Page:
In Los Angeles, when someone calls to say that they’re running 10 minutes late, it’s safe to say that they won’t arrive for another 20. Why bother with picayune pleasantries when 10- to 15-minute tardiness is the standard operating procedure — the byproduct of torturous traffic, sunstroke summer lethargy and pervasive, characteristic, municipal flakiness? So when Busdriver phones to say he’ll be 10 minutes late for a sit-down at the Casbah Café in Silver Lake, I immediately lament not bringing a book. After all, he is a rapper, a breed of musician whose regard for punctuality is only matched by Mediterranean models, cable guys and, well, bus drivers.
But the MTA could use someone with the timeliness of the Mid-City–raised Regan Farquhar, who not only beats me to the coffee shop but introduces himself as “Regan,” an ostensibly small tidbit that immediately suggests an iconoclastic temperament. Rappers don’t normally refer to themselves by their government names — a nod to the genre’s propensity for mythopoeia and consensus culture that values cool above all else.
But Busdriver isn’t a regular rapper. He’s too careful to say he has completely lost interest in his peers, but he’ll freely admit to his lack of interest in “subscribing to the common channels of hip-hop delivery,” which, as far as I can tell, means he won’t be downloading the new Drake mixtape anytime soon. When I ask him what he’s been listening to, he lists 10cc, Animal Collective and Scott Walker. Most rappers scrounge between sofa cushions to purchase Lil Wayne guest spots; Busdriver’s collaborating with Bianca Casady of CocoRosie, Nick Thorburn of Islands, and John Dietrich, the guitarist for Deerhoof. When asked if his approach is rooted in a desire to pursue a more diverse and far-ranging sound, he answers point-blank: “I just fuck with people who fuck with me.”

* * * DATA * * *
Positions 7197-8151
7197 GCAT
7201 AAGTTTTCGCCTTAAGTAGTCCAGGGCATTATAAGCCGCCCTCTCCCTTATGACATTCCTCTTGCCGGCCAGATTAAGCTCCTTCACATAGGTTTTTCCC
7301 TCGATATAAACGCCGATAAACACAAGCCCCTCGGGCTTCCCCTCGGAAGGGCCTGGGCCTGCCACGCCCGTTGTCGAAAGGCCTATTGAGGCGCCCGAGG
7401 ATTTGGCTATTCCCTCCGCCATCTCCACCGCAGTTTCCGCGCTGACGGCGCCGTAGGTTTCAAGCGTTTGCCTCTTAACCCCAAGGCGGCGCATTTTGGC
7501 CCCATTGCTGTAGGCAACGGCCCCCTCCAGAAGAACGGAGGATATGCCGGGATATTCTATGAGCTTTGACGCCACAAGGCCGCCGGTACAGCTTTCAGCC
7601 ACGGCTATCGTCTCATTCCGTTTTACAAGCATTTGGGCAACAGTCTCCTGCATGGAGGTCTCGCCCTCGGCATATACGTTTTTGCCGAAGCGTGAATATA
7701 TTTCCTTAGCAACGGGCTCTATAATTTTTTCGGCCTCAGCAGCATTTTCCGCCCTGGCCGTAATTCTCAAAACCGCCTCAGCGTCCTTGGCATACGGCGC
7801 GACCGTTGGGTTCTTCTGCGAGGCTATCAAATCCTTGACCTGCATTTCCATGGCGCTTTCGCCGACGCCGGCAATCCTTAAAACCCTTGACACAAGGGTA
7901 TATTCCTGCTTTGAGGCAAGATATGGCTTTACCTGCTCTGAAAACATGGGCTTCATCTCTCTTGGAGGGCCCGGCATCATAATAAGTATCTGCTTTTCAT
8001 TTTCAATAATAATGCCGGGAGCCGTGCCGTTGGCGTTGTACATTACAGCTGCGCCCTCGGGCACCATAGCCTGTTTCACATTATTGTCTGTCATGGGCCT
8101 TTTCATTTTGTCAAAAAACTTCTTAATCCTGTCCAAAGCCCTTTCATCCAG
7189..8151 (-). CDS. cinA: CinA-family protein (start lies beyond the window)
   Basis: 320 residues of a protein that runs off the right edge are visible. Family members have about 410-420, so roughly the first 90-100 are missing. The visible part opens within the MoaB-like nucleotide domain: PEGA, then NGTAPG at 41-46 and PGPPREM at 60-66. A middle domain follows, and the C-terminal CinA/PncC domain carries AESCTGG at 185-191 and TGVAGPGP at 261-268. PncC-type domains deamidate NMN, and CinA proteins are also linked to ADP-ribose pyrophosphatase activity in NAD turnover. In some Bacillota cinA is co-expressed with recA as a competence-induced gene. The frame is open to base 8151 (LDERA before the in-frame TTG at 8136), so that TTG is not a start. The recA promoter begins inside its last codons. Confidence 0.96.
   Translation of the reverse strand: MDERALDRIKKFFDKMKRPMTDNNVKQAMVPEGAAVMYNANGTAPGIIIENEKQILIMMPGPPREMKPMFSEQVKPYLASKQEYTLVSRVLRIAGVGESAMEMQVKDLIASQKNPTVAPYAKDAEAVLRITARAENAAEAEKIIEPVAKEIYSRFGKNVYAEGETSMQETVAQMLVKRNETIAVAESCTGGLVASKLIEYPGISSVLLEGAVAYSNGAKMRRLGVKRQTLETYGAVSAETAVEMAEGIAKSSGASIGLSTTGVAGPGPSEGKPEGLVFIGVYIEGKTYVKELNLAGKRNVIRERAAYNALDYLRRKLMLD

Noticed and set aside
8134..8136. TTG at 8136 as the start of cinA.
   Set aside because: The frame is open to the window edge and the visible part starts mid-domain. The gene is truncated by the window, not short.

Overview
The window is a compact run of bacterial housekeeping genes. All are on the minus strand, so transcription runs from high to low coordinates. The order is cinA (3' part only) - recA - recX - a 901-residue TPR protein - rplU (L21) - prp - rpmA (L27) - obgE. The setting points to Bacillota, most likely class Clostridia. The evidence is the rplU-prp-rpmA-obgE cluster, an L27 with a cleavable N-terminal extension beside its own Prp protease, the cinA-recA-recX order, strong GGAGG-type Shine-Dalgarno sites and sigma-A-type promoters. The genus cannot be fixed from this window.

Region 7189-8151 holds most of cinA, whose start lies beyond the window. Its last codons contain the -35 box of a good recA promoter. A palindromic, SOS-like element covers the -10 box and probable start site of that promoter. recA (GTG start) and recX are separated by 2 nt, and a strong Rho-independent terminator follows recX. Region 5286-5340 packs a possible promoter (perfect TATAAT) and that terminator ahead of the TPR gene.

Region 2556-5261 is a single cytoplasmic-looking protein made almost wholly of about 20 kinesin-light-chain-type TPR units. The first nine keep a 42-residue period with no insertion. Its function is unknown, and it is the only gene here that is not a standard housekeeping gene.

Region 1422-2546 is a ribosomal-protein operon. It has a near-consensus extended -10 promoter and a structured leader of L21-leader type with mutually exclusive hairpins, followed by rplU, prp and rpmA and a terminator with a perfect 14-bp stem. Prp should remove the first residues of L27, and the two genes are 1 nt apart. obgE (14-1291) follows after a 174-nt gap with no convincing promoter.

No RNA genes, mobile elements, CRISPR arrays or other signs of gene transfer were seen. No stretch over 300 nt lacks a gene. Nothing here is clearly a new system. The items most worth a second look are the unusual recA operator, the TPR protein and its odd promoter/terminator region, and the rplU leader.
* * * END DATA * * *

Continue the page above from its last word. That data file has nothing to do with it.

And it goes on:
Sure, this eclecticism has been au courant since Kanye West discovered Daft Punk eight years late, but Busdriver’s actually been doing it since Discovery. And West’s mantra may be “You can’t tell me nothing,” but Busdriver’s favorite phrase is “I don’t know.” He uses it the way that Valley girls use “like,” as a strategy for buying time to properly assemble his thoughts. But he also seems skeptical of everything, a brand of intellectual insularity that can be both a strength and a weakness. Most rappers as hypercritical of humanity as Busdriver seem hectoring and self-righteous. But somehow the Anti/Epitaph–signed artist has sustained a decade-long solo career without plunging into those pitfalls.
Maybe it’s his unerring self-awareness and wry sense of humor. The guy did name his sixth album Fear of a Black Tangent, and opens his latest, Jhelli Beam, with tongue firmly planted in cheek, declaring that “conscious rap failed us.” When asked about it, Farquhar laughs, and mentions that he probably wrote it “after seeing Common in a Gap ad. I was just pouting and being a baby — I’m a baby on most of my records.”